We find ourselves at a unique moment for pursuing change in education. Many people and organizations are trying influence its trajectory. As that happens, social, economic and policy shifts are converging to alter both the context and the nature of education reform and to bring new leaders and benefactors to the fore.
- Society – The changing nature of work, shifting demographics and the rapid pace of change are increasing the urgency of rethinking today’s approaches and are raising new questions about the purpose of public education. These factors are changing expectations of education and are opening new opportunities for both new approaches and new changemakers to gain traction.
- Economy – A shift in the balance of state and federal funding for education, an uptick in private investment and the emergence of alternative funding resources, such as social impact bonds, demonstrate appetite for exploring new ways to pay for programs that serve the public good.
- Policy – An increasingly decentralized policy environment is providing changemakers with increased flexibility to set goals and design interventions.
Given these and other dynamics, we face key questions about the impacts our collective efforts to improve American public education:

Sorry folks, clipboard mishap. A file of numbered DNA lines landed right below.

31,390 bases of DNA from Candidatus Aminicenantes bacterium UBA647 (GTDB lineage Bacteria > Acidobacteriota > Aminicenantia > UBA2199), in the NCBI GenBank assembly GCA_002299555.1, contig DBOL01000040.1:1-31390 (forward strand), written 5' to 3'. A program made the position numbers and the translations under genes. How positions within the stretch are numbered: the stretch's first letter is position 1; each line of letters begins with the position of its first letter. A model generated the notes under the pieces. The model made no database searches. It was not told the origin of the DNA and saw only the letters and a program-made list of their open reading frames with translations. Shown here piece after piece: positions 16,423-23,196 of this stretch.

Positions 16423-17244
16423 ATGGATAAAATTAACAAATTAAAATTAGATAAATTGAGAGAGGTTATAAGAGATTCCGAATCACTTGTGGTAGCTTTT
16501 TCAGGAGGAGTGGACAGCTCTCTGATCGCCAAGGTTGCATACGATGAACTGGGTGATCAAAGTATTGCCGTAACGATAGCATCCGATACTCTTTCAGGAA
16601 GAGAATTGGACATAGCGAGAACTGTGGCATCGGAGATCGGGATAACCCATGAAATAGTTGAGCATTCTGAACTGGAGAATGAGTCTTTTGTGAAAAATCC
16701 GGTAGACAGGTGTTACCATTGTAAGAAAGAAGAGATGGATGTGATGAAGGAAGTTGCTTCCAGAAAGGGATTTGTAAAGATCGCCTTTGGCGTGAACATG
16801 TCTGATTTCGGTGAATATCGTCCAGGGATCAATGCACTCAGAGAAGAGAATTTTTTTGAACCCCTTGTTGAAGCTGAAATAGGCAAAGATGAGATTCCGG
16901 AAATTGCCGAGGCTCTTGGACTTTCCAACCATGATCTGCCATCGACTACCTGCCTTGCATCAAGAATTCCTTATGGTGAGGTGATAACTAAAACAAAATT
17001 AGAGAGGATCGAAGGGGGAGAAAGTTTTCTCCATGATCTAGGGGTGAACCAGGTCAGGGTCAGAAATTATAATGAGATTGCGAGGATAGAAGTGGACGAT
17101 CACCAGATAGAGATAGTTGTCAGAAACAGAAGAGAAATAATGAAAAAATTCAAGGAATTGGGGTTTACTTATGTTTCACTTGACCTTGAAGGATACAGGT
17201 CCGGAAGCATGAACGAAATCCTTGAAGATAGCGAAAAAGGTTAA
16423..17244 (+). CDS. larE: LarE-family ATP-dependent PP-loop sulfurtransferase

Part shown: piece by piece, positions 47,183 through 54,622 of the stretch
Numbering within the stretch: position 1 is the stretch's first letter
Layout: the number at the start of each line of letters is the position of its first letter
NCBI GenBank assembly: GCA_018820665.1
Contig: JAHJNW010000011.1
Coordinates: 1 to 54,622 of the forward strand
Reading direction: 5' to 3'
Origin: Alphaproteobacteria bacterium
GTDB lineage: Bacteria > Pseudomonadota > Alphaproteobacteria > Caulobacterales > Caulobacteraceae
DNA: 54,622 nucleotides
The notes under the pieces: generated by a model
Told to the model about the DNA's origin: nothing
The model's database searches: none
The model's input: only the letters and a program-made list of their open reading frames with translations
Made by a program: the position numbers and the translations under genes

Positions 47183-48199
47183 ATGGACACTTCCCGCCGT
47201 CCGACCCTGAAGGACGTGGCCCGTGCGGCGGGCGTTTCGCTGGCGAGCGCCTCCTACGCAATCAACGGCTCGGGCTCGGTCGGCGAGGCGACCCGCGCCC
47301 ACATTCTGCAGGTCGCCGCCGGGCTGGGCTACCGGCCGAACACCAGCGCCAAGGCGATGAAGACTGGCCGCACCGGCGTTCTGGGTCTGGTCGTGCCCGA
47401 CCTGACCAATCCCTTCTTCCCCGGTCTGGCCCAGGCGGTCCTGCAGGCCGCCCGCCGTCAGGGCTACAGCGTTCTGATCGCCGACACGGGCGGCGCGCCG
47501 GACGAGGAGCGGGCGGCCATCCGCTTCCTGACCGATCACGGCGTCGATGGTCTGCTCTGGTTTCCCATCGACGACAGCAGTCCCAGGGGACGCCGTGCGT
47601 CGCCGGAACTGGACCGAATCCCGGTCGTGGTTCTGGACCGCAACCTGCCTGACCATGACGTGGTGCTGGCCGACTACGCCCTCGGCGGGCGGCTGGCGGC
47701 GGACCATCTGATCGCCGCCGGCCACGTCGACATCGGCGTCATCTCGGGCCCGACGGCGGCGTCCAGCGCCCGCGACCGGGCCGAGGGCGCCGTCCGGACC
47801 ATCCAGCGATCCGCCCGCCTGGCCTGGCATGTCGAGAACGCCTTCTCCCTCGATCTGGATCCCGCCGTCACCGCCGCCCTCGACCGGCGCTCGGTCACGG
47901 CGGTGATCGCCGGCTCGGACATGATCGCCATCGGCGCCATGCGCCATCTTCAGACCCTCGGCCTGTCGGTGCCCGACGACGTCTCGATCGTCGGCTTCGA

- Might the efforts, investments, and innovations of an expanding array of changemakers reflect or inspire new commitment to the promise of public education?
- Or might the myriad perspectives on how to change the system, no matter how well-intentioned, undermine or further erode collective belief in public education, threatening the social fabric that the system helps uphold?
At the National School Boards Association’s conference this past weekend, I had the opportunity to explore possibilities for the future of education changemaking with school board members, educators and other stakeholders who are working to make sure that we deliver on the promise of public education. I oriented the conversation around four scenarios for the future of education changemaking from KnowledgeWorks’ Shaping the Future of American Public Education: What’s Next for Changemakers?